By Benjamin Brown, ,
Published June 21, 2018
Elvis Presley's daughter can proceed with a lawsuit against her former business manager, whom she claims lost her father's $100 million fortune through poor investment decisions, a California Superior Court judge ruled this week.
During the hearing, the judge denied the motion of manager Barry Siegel to stop Lisa Marie Presley's lawsuit from moving forward, but gave him the opportunity raise the issue again in the future if deemed appropriate, City News Service reported.
Leon Gladstone, Siegel’s attorney, said they “expected that the case would remain in Probate Court” and “will be filing a response to the lawsuit by the deadline the court has set, July 31, 2018.” Probate court handles the assets and debts from a person who has died.
“As we have said in the past, for over 30 years, Barry Siegel and his business management firm have stood by Lisa Marie Presley's interests, and those of her family,” Gladstone told Fox News.
Amjad Mahmood Khan, an attorney for Presley, said they were "pleased" with the court's decision.
"We now look forward to conducting a complete factual investigation that will reveal the full extent of Mr. Siegel's gross mismanagement of Ms. Presley's finances and breaches of his obligations as trustee to safeguard the Presley estate," Khan said.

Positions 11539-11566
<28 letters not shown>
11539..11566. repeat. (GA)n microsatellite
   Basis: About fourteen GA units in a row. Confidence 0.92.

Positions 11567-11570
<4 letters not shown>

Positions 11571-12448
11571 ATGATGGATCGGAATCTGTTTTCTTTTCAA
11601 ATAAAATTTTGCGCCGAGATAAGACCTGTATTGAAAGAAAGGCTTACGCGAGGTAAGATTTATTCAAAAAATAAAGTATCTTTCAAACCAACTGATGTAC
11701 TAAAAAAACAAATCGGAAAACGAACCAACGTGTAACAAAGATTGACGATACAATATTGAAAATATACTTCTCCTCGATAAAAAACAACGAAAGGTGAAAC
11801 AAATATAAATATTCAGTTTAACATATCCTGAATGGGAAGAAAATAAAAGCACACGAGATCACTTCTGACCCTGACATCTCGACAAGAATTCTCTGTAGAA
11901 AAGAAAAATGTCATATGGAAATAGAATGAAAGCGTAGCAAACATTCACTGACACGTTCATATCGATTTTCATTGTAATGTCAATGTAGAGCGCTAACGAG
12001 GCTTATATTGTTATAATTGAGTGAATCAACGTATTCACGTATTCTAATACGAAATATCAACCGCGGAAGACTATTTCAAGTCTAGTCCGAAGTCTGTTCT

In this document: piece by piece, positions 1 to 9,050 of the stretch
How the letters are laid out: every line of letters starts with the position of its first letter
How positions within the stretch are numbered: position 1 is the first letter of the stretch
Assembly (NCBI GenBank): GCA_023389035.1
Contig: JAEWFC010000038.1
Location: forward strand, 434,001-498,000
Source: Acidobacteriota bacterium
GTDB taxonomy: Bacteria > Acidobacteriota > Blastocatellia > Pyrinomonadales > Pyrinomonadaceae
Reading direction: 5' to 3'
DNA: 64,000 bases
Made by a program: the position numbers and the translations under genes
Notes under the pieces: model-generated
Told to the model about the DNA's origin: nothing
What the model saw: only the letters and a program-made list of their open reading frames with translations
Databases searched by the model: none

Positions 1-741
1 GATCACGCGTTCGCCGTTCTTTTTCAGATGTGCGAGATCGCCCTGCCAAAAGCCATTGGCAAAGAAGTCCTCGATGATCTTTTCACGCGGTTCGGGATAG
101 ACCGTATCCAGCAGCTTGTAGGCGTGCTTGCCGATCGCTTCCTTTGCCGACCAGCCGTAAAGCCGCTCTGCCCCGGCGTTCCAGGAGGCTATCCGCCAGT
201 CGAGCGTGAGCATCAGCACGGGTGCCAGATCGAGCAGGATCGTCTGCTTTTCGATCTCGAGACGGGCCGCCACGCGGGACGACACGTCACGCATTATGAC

Lisa Marie Presley is the sole heir to the estate of her father, who died at age 42 in 1977. She alleges that Siegel and his company, Provident Financial Management, “enriched himself with exorbitant fees” while dwindling down the fortune to less than $15,000 via "reckless and negligent" business decisions, the Daily Mail reported.
Siegel has countersued for $800,000, alleging Lisa Marie Presley was responsible for the financial problems due to “uncontrollable spending habits,” according to the Daily Mail.
Presley claims her former manager gave himself an annual salary of $701,000 to manage the trust, while deceiving her of the true condition of her finances, the news outlet reported, citing court documents.
Attorneys for the singer and songwriter also included email correspondence between Presley and Siegel, in which he allegedly assured Elvis’s daughter that she was in “good shape” financially.
Gladstone said Presley ignored repeated advice from Siegel on how to “better manage her finances,” and instead “continued to spend excessively over the next ten years, which has now depleted her second fortune.”
“Unfortunately, these financial and personal misfortunes are a direct result of Lisa Marie’s refusal to listen to her family, friends and trusted advisers,” Gladstone said. “It comes as no surprise that a person in her position would try to blame others rather than take responsibility for her own actions.”
The biggest blunder Presley cites stems from Siegel’s decision to sell the majority of her trust's stock in Elvis Presley Enterprises in 2005. In return, Presley received cash and stock in "American Idol's” future holding company, the Daily Mail reported.
But the investment in "American Idol" ultimately went bankrupt, losing “$24.5 million of the $25 million in stock that was received in the sale of EPE” in just one week, according to the paper, citing court documents.
Presley’s next court appearance is scheduled for July 30, according to City News Service.